Retrospective: 13 June 2011: Dictionary Definitions

[To view this post in its original context, click here.] I am currently teaching a class on fictional reference materials. Every time I say or write that, someone (rightfully) asks, "What does that mean?" The answer I have been giving usually consists of examples: The Devil's Dictionary by Ambrose Bierce, The Hitchhiker's Guide to the Galaxy by Douglas Adams, & Moby-Dick. Another answer I could give might be "fictional content in a non-fiction wrapper," but then what do we do with the example of Moby-Dick since it is just the opposite? That's one of the questions the course is asking. I recently gave my students the following assignment:
Pick an English word that either 1.has always interested you 2.you don’t know Write a new dictionary definition of this word. 1.Be sure to include all parts of a dictionary definition (as we have discussed them). 2.Try to include as many ways of defining as you can. 3.Think about the things we’ve discussed so far. 4.Obviously, you may (and probably should) make things up.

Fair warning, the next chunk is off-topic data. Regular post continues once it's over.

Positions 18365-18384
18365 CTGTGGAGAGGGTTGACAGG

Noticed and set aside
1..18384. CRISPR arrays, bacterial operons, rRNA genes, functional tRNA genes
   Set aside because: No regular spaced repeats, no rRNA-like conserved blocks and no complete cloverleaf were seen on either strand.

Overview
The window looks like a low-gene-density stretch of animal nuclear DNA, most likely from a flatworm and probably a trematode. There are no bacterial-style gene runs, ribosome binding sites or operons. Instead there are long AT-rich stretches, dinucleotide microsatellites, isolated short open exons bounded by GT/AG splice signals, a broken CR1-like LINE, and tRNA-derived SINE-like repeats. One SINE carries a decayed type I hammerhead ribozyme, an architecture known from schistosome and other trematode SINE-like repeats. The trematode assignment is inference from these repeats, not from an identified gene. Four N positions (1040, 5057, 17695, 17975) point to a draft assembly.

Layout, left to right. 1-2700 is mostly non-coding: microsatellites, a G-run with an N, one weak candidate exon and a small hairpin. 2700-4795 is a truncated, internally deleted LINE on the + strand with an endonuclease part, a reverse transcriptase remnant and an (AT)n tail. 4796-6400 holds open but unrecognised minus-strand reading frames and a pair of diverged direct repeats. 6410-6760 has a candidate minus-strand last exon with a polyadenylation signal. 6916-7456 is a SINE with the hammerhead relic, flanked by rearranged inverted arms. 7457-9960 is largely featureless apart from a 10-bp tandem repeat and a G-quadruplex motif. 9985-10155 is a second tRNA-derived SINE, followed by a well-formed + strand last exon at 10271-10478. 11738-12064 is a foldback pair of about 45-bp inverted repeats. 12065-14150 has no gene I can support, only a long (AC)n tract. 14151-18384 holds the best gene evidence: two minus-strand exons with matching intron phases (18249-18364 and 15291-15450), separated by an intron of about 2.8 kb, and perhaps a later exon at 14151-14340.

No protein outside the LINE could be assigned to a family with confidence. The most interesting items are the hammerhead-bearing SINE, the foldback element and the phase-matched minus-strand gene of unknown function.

All of my students did really interesting things with this assignment, and I am really excited for their upcoming fake (?) encyclopedia entries. Three students gave me permission to share their work here: 1. Angela Allmendinger: Juggernaut (ˈjəgərˌnôt) n 1. A professional comic entertainer who performs wearing a spacesuit and whose sole form of entertainment is to juggle and make balloon animals shaped like black holes. During the Cold War it was common for parents to hire these entertainers for children’s birhday parties. 2. A type of highly trained astronaut whose sole responsibility when residing in a spaceship and/or when in orbit, is to juggle for at least 16 hours a day. Due to a lack of gravity when in space, these professionals must not only undergo extensive physical and technical training, but must display otherworldly hand eye coordination and reflexes. These professionals can be identified from the conventional astronaut by their brightly coloured spacesuit. They are especially coveted by the organizers of space programs who wish to make compactly sized spaceships, due to their ability to fit a large number of themselves into a small space. [from English verb to juggle + noun astronaut] Related noun: (derogatory) Space clownboys. 3. n The title of a 1983 classical-rap-electro musical production, written, produced, and performed by the South Indian Playwright, Abhinandan Karunanidhi Mitesh Karnataka. Inspired by Andrew Lloyd Weber’s production Jesus Christ Superstar, the story follows the personal exploits of the Hindu god Krishna after he is transformed from stone into a living god by Brahma. The bobble head stone souvenires for this production are still worshipped in some parts of Puri and Orissa. [from Hindi Jagannath, from Sanskrit Jagannatha lord of the world, from jagat world + natha lord] 2. Moritz Bareiß: turtle noun, adj., verb pronunciation: AE /ˈælbəˌtrɒs/, BE /ˈsiːˌɡʌl/ ■ noun 1 a small bird with gray, red or green feathers which lives in South American rainforests and primarily feeds on the leftovers of tourists (sometimes also called → touristbird). 2 informal A person who tries to receive approval and, more often, money, by making positive remarks about ornithology and/or ornithologists: He was such a turtle, you know, behaving like a bird-lover, just to get enough money to buy himself a telescope. 3 a children's game where three or more children try to confuse ornithologists by dressing up like birds. ■ adj. 1 the opposite of (→ boring), very interesting, exciting: I really enjoyed my Literary Studies II - course. It was very turtle. 2 used only by ornithologists: knowing a lot about birds, especially turtles: She is so turtle, she knows absolutely everything about turtles.verb 1 to make positive remarks/ to act very polite in order to receive approval (in some cases also: money): They finally called him the greatest ornithologist of all time after he had turtled around for over two hours. 2 to live on the expense of others, e.g. by eating their leftovers. etymology: Origin: mid 17th century: from Spanish tortugaviar, the name Spanish conquerors gave the bird after the first specimen was caught and documented by the discoverer Alfonso-Rodrigo Lacaza. First appearance in the English language in the first half of the 18th century in various scientific texts. 3. Carsten-Tobias Weigold: superperforator /’su:pə’pə:fəreɪtə/ n. In 1912 a big problem arose in the production of cheese. As a result of the industrialization, new efficient ways and techniques of cheese production, and the growing demand for cheese on the food market, modern cheese was produced and sold so fast that this lactate product was not stored long enough anymore to develop its typical holes. As a solution to this problem Edmund Emmentaler invented the superperforator- an electric device that shot holes into the cheese. This special device could easily be included into the production process of cheese. Today the superperforator is still used and is shooting holes into cheeses that normally do not have any holes- an idea which marketing strategists came up with to increase the collective aesthetic conception of customers for cheese. Moreover, the selling of cheeses perforated by the superperforator made the cheese production more profitable because in fact the customer gets less cheese than before but is buying it for the same price. Due to the great success of the superperforator device in the matter of cheese production, it caught the attention of military strategists. In 1915 Edmund Emmentaler was assigned to modify the superperforator for military purposes. In a short period of time he modified the concept of the superperforator and developed a device very similar to actual superperforator which today is known as the machine gun. Even in the field of medicine the superperforator found use. The Italian doctor Silvano Silly developed a modified version of the superperforator to make Caesarian deliveries faster and more efficient.